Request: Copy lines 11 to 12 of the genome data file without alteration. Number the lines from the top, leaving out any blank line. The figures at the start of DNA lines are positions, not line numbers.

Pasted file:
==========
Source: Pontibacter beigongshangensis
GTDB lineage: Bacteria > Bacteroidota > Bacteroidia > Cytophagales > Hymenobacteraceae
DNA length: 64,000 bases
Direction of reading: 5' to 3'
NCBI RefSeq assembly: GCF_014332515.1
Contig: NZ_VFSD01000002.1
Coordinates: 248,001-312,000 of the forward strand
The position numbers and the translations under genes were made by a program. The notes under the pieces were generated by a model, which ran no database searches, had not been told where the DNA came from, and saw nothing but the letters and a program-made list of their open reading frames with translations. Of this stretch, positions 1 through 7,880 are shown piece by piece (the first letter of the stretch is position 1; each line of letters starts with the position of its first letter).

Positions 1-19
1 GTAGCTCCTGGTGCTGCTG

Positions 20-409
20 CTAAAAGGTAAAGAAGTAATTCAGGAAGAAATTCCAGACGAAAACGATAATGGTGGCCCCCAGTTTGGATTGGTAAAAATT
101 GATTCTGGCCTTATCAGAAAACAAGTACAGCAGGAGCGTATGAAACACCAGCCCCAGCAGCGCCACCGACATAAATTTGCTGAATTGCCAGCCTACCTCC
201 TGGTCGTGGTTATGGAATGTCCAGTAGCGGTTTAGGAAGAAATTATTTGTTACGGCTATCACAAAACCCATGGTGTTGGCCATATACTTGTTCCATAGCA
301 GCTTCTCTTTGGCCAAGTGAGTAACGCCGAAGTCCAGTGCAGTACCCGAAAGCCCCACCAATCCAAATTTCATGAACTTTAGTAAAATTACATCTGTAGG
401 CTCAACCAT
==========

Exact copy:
Positions 20-409
20 CTAAAAGGTAAAGAAGTAATTCAGGAAGAAATTCCAGACGAAAACGATAATGGTGGCCCCCAGTTTGGATTGGTAAAAATT